Desmond M Clarke: Fearless philosopher and distinguished scholar
He was never afraid to challenge if he believed that injustice was at work
Prof Des Clarke: January 17th, 1942-September 4th, 2016. He was awarded the 2014 gold medal by the Royal Irish Academy.
The death has taken place of Desmond M Clarke, professor (emeritus) of philosophy at University College Cork and member of the Royal Irish Academy. Known as Des to all, he was one of Ireland’s most distinguished scholars.
Born in Dublin to Margaret and Jim Clarke, he came from a large family. At a very early age he showed academic promise, winning a scholarship to Synge Street CBS.
Following his secondary education, he joined the Capuchin Order and after novitiate, he completed a BSc at UCC, followed by a licentiate of theology from the University of Lyon and a bachelor of philosophy at University of Leuven, Belgium.
He completed his PhD in philosophy at the University of Notre Dame under the direction of the scholar, later his life-long friend, Ernan McMullin. It was while studying in Notre Dame that he met his future wife, Dr Dolores Dooley.
In 1991 he was awarded a DLitt by the National University of Ireland on the basis of his published work. He was awarded the 2014 gold medal by the Royal Irish Academy for his internationally recognised outstanding scholarly contribution to the humanities.
He and his wife arrived in UCC in 1974 and both remained members of the department of philosophy until retirement. Clarke won many awards and scholarships, including a CNRS visiting fellowship (Le Centre National de La Recherche Scientifique) Paris, a Fulbright Scholarship (US), a Jean Monnet fellowship and many more.
His research interests included the history of philosophy, philosophy of science, political philosophy and the philosophy of law.
Clarke was the founder and a general editor of Cambridge Texts in the History of Philosophy – 76 volumes have been published with new translations of non-English texts from ancient Greek, Latin, Arabic, Hebrew, French, Italian and German.
Active contributorClarke was an active contributor to the Irish Jurisprudence Society; his more recent contributions included the areas of judicial reasoning and causality.
He was a frequent contributor to public debate in Ireland through a series of articles in The Irish Times on political and ethical issues. He had no fear in speaking truth to power. His early book Church and State (1984) was a significant critique of the Catholic Church’s stranglehold of Irish society, a subject which few Irish academics were prepared to take on at that time.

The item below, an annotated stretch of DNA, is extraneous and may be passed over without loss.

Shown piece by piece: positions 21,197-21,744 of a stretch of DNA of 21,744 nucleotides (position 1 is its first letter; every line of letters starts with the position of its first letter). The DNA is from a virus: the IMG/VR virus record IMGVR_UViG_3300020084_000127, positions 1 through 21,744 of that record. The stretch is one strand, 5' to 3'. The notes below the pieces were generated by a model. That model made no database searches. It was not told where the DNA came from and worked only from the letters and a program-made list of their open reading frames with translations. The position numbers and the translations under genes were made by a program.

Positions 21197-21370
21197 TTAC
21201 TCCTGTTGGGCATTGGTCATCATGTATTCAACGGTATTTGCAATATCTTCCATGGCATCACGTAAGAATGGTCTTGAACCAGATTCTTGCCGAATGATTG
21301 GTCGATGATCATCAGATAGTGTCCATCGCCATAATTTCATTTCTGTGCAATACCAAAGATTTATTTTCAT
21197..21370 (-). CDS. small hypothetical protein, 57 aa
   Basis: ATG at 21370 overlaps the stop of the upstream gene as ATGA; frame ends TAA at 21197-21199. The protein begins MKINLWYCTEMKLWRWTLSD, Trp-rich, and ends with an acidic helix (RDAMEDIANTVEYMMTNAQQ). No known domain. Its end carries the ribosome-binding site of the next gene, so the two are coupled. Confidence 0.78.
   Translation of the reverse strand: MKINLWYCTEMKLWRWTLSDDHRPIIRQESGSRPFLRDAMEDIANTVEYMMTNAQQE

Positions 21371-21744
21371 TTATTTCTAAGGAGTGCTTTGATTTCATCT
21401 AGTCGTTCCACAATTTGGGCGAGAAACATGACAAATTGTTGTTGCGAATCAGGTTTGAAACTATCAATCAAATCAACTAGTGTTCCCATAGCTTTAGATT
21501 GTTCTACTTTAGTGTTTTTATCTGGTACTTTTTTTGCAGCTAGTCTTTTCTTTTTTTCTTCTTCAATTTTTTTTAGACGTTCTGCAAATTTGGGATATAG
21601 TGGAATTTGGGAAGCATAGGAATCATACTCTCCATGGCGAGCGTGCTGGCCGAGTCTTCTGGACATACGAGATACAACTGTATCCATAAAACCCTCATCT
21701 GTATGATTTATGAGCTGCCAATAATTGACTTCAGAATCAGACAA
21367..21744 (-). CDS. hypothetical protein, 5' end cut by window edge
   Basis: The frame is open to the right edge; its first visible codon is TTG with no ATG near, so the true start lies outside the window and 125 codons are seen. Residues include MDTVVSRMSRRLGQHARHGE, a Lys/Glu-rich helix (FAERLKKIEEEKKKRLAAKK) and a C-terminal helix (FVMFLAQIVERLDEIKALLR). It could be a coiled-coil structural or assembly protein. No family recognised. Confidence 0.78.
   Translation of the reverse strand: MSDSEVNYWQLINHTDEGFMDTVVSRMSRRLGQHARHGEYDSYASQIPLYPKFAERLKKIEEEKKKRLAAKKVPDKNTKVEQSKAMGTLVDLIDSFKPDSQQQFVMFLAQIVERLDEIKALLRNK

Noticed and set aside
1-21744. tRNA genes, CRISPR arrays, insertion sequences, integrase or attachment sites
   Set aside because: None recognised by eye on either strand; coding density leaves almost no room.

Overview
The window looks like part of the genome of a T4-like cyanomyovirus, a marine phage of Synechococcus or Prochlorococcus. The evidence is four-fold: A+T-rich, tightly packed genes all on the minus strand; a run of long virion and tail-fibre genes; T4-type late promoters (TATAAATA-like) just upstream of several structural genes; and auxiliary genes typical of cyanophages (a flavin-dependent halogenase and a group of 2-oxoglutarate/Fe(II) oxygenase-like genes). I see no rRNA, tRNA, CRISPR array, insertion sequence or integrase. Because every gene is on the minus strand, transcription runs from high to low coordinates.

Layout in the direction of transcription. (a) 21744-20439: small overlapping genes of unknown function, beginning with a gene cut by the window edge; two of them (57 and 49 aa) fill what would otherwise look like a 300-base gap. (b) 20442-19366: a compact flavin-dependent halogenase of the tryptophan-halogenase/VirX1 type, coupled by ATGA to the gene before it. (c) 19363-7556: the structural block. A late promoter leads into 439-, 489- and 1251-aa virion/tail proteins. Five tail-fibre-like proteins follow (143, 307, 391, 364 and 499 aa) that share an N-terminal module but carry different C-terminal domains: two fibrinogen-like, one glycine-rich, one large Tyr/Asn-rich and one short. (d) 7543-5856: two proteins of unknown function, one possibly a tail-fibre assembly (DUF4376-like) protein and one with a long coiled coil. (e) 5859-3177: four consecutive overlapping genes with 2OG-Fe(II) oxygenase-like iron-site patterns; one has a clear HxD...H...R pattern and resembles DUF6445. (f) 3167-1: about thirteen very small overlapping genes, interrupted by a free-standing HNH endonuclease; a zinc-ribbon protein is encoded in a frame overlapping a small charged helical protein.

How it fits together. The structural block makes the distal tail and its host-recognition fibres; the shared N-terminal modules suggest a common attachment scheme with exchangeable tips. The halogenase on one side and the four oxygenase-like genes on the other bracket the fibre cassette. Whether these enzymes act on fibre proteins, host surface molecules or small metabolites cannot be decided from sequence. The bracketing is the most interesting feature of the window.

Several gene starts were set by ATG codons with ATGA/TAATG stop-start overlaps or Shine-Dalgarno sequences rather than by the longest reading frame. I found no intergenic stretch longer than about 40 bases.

During his career and into his “retirement”, he wrote 15 books, whose publishers included Oxford University Press, Cambridge University Press and Penguin Books.
He wrote the definitive biography of René Descartes and is regarded as the most internationally recognised expert on his life.
Two of his books were published this year: French Philosophy 1572-1675 and Voltaire’s Treatise on Toleration. These were completed ahead of schedule as he battled motor neuron disease.
During his career at UCC, he served as chair of the academic staff association, dean of the faculty of arts, vice-president of UCC, head of the department of philosophy, and chair of Cork University Press.
He used his position as a poll-topping member of the UCC governing body to challenge the “pro-business” emphasis of UCC president Prof Gerry Wrixon.
His complaints led to an external inquiry which found no evidence of corruption or breaches of the law but criticised aspects of management, citing some “hasty decision-making” at administrative level and a lack of consultation.
BraveIt is widely commented that Clarke was brave to a fault. He was never afraid to challenge if he believed that injustice was at work. He gave his time generously assisting students, colleagues and friends in solving smaller or more complex challenges in their lives.
Colleagues and students describe him as likeable and a man of honesty and integrity. He bore his devastating illness with great courage, applying his intellectual insights to his condition.
Apart from reading 17th-century books in libraries all over the world, he had another passion – cycling. He eagerly participated in Stephen Roche’s cycling camp in Mallorca and in later years took great delight in cycling with his grandchildren.
His ideal holiday entailed riding his bike through the French countryside and towns and visiting the chateaux and vineyards of Bordeaux and the Loire.
His day was complete when listening to Beethoven, watching the Tour de France and dining on good French food and wine.
Clarke is survived by his widow Dolores, daughters Nora and Ann, his brother Brian, sister Patricia (Lynch) and his four grandchildren.